IMG_1273.JPGThere was a zero waste meeting with sustainability planning! We had composting, reusable mugs, reusable coffee carafes filled from the coffee cart, and signage. The disposable cups were ones we already had, but I had a really great response about the reusable mugs. And instead of getting more sugar packets, I asked not to have cups and sugar provided so we could use what we already had in the office. The only true trash we had was the napkin plastic wrap and the lemonade plastic juice plug!

For our annual Student Symposium at the Forum, they asked for composting! SIO 4 Sustainability volunteers will be doing education on recycling vs trash vs composting when the food comes out.


Zero Waste Highlight: HDH

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While HDH does offer discounts for using reusable bags and cups, at HDH sustainability we are focused on initiatives that are based more on the student population including the donation drive for the DAV that you mentioned, sixth-week swaps, waste audits, and sustainability education through RA programs and tabling events.

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The donation drive for the DAV occurs at the end of the year during move-outs, and we place bins in every college for students to donate to. The sixth-week swap occurs every quarter at participating colleges and is an incentive for students to swap clothes rather than throw them away, and all leftover clothes at the end also get donated to the DAV. Waste Audits occur at a different college every week, and the Econauts take a sample of 4-12 bags of trash from residential dumpsters and sort the components of the trash as trash and recycling. We then talk to students and RAs about a number of recyclables found in the trash and set goals to increase diversion per residential area. The sustainability education program focuses on educating residents about ways they can personally reduce waste; through activities which focus on differentiating between recyclables, compost, and trash, decreasing water waste, and living more sustainably we hope to that residents become more invested in reducing waste.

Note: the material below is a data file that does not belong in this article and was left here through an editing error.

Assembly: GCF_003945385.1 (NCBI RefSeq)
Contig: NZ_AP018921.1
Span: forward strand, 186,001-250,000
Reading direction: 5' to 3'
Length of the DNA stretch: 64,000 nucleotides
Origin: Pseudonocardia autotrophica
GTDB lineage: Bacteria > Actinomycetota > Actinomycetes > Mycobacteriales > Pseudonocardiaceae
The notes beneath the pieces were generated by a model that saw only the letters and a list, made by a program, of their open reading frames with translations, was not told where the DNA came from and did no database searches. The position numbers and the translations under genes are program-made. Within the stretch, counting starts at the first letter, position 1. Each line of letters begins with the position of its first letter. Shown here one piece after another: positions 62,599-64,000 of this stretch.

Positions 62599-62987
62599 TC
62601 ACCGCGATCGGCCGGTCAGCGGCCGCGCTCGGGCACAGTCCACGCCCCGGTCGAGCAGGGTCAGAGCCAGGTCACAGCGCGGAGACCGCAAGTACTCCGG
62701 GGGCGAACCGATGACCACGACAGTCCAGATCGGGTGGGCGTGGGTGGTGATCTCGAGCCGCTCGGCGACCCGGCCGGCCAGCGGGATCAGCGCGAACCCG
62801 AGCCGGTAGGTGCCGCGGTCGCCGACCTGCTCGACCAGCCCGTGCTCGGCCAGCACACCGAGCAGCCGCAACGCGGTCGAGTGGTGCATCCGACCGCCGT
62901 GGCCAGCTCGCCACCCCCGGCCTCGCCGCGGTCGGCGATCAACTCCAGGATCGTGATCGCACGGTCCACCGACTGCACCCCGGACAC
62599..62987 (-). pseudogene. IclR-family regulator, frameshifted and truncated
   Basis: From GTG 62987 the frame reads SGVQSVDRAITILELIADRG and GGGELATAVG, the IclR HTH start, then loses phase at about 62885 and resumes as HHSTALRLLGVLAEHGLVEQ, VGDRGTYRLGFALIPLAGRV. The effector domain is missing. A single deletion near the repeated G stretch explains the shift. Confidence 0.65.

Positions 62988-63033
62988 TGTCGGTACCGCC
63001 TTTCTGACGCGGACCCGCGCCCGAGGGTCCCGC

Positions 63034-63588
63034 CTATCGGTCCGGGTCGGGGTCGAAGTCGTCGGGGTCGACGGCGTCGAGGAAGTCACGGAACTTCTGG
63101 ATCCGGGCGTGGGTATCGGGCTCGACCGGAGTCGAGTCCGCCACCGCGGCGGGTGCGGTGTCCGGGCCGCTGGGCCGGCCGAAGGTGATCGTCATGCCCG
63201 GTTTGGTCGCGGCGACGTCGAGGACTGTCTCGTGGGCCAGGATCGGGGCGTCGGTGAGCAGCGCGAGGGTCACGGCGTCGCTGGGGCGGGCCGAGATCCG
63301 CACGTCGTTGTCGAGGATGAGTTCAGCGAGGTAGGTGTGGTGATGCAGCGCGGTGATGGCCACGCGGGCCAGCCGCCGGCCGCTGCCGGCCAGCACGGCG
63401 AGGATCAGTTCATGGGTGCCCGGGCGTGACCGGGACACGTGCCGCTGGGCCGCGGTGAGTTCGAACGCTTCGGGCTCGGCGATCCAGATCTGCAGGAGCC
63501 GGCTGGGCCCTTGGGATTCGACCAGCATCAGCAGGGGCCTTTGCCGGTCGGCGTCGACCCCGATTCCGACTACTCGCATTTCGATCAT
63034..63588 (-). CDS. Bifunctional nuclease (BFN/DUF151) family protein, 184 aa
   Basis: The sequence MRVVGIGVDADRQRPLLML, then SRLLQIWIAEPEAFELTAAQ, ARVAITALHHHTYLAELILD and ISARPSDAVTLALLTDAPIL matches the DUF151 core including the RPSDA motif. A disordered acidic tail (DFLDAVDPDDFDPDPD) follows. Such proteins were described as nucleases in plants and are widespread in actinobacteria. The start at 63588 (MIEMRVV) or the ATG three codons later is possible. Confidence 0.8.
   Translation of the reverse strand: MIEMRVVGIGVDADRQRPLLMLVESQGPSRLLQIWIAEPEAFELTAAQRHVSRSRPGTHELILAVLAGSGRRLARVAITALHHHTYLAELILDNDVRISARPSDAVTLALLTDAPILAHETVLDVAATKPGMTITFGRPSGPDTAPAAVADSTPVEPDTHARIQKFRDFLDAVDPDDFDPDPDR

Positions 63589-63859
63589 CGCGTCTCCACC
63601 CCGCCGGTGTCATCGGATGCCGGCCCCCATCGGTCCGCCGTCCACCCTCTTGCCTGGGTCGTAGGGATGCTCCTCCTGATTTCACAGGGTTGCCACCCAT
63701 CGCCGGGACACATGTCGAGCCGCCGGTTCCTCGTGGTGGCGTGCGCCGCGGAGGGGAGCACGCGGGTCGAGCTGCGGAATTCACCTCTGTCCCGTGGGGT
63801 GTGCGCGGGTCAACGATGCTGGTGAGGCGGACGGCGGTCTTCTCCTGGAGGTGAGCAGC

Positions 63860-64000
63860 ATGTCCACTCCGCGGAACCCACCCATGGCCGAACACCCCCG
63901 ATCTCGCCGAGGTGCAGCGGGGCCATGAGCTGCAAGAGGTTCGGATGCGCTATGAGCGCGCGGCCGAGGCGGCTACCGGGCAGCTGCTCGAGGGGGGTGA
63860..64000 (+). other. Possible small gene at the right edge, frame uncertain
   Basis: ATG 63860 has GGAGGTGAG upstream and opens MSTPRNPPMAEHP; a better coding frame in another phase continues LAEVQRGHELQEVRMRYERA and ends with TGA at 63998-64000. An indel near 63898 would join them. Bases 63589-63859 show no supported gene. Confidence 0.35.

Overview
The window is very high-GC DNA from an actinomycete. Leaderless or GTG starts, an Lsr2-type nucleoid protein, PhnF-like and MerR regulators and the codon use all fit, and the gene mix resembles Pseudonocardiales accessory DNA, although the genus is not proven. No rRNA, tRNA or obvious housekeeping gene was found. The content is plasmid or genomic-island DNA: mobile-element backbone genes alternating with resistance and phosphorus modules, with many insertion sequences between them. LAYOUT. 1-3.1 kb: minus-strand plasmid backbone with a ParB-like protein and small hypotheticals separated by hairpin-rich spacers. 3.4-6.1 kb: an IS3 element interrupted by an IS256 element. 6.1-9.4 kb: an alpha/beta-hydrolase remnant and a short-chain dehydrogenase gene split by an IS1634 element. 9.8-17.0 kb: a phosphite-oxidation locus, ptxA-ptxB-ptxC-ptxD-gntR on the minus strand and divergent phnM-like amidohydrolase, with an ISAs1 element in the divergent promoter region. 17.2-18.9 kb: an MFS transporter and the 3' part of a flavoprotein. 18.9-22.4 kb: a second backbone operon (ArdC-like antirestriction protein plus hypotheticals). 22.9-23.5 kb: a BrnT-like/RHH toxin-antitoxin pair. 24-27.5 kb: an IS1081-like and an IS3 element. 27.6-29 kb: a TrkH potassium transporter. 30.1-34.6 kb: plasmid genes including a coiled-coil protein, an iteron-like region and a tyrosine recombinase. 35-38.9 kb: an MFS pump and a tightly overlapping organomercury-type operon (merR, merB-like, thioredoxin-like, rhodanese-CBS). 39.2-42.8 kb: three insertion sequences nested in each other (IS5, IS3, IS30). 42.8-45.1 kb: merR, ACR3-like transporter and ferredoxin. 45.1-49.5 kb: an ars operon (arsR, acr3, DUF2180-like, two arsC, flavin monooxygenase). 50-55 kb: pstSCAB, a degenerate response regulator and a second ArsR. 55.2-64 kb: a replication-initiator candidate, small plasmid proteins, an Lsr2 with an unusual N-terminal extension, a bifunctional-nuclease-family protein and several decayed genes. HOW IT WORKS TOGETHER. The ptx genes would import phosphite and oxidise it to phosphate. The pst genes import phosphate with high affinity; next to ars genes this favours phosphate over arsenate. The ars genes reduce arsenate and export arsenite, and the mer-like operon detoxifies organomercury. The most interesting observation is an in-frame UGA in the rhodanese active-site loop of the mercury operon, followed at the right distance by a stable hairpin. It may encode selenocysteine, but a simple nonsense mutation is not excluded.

Zero Waste Highlight: University Centers

UCen is currently trying to completely diminish the usage of plastic bags that many of the tenants at PC are still using. UCEN got Subway to switch to paper bags but the goal is still under works.

Our composting program continues to be in motion. I believe that five tenants are participating regularly. UCEN is working on getting the report for this program published.